I stopped myself from making a snotty comment about ordering from Amazon. Instead, I thanked her for efforts and walked over to the ‘race table.’ Covered with books, mostly by black authors and mostly many about race, the employee’s description was not entirely inaccurate. 

I was infuriated to see how scantily stocked the table was. The words of my retail days echoed in my mind: ‘stack ‘em high and watch ‘em fly.’ Seeing stacks of books only two or three deep did not constitute a fully stocked display. And, this table was toward the front of the store. Prime real estate for shoppers. 

I calmed my emotions by thinking to myself that perhaps this was a table that had been created in the past couple of days, it was not a scheduled display in which the company would have ensured ample copies to stock the table. Or perhaps, the table was such was a hit that the retailer couldn’t keep the books on the shelves. Or maybe, the bookseller carried low quantities of books by black authors. 

I was disappointed to see a bookstore that covered so many square feet, have so few books related to race, that they could fit onto a single table. 

“Most of the books about race are over there.”

Her words replayed in my mind, and I was angry and disappointed. Not so much at her words as an individual, but I believe her words capture a common mindset in America. When I said: “Montgomery Bus Boycott,” she thought race. When we, as a society, hear “slavery,” we think race. When we hear “Black”, we think race. And there’s where our thinking stops.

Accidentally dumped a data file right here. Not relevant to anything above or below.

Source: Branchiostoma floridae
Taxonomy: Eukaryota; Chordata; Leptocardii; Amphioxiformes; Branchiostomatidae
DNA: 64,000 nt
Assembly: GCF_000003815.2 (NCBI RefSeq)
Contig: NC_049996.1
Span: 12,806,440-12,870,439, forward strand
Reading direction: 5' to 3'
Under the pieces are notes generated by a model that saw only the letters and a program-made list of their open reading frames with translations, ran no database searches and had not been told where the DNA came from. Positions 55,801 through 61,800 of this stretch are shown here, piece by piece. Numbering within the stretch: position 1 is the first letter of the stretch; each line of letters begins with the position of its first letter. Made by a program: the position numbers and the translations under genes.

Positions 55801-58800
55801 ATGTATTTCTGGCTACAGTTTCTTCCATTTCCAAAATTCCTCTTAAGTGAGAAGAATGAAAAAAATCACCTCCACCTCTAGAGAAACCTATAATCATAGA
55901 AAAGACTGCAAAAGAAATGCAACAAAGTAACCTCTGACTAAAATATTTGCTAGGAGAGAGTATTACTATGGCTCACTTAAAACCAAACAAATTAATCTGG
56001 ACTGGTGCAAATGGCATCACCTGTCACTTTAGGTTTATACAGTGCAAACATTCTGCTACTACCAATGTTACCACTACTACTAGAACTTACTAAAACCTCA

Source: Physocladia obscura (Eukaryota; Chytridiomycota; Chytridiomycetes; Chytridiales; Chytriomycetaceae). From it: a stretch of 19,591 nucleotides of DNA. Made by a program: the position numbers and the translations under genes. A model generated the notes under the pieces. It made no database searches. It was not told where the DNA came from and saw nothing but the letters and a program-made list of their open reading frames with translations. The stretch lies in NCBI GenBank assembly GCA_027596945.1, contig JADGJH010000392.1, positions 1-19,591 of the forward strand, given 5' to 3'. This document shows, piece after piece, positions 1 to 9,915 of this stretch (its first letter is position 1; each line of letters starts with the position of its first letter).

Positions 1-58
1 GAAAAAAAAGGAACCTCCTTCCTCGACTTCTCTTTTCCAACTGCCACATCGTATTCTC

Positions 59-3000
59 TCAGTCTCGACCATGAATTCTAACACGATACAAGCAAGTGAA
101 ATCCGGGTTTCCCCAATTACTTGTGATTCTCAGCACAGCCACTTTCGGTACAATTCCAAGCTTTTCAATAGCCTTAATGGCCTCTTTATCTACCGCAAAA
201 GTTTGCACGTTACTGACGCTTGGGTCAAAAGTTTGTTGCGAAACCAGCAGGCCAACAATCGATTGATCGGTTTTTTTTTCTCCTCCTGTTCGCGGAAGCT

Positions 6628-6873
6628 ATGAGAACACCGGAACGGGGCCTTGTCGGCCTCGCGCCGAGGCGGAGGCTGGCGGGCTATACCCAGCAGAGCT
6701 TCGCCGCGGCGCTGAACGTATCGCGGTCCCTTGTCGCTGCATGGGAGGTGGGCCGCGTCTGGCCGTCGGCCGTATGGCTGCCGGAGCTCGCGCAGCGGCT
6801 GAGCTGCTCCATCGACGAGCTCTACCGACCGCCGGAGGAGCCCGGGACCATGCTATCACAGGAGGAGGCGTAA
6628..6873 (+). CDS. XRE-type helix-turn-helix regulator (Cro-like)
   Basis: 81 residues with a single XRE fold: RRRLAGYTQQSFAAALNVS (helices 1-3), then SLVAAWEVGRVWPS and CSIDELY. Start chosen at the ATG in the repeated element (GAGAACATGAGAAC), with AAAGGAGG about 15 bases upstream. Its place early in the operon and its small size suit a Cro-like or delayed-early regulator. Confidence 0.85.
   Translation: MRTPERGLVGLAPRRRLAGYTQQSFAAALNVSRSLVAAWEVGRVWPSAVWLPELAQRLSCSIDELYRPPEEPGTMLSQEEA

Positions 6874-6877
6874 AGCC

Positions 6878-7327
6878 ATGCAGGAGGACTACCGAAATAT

Like so many other issues and historical events, the Montgomery Bus Boycott is more than a story about race. It’s a story about a group of Americans who were tired of being harassed and pushed to the back. They using their constitutional rights to fight unjust mistreatment.  It’s a story about a community of people of various ages and backgrounds collaborating for a common goal. It’s about sacrifice. It’s about courage. It’s about long suffering. It’s about justice. 

Dec. 20, 1956: Montgomery Bus Boycott Prevails - Zinn Education ...

Yes, race is also a theme woven throughout this story. And it’s an important one. 

However, if we continue to diminish such events and stories as purely and solely racial, we are going to miss powerful moments that can help us heal as a nation. 

I’m currently taking Yale University’s free course on African American history. Jonathan Holloway describes the course as being about citizenship and asking the question: “What does it mean to be an American?” African American history is about dualisms like God and man, freedom and slavery. 

In other words, it’s more than race. 

Many of us are learning more about race and its historical context in our nation. In our studies, I hope that we see beyond race. I hope we can identify universal themes embedded in these encounters. I hope we will stop reducing all Black people and our stories to just blackness. We are more than the social construction of race.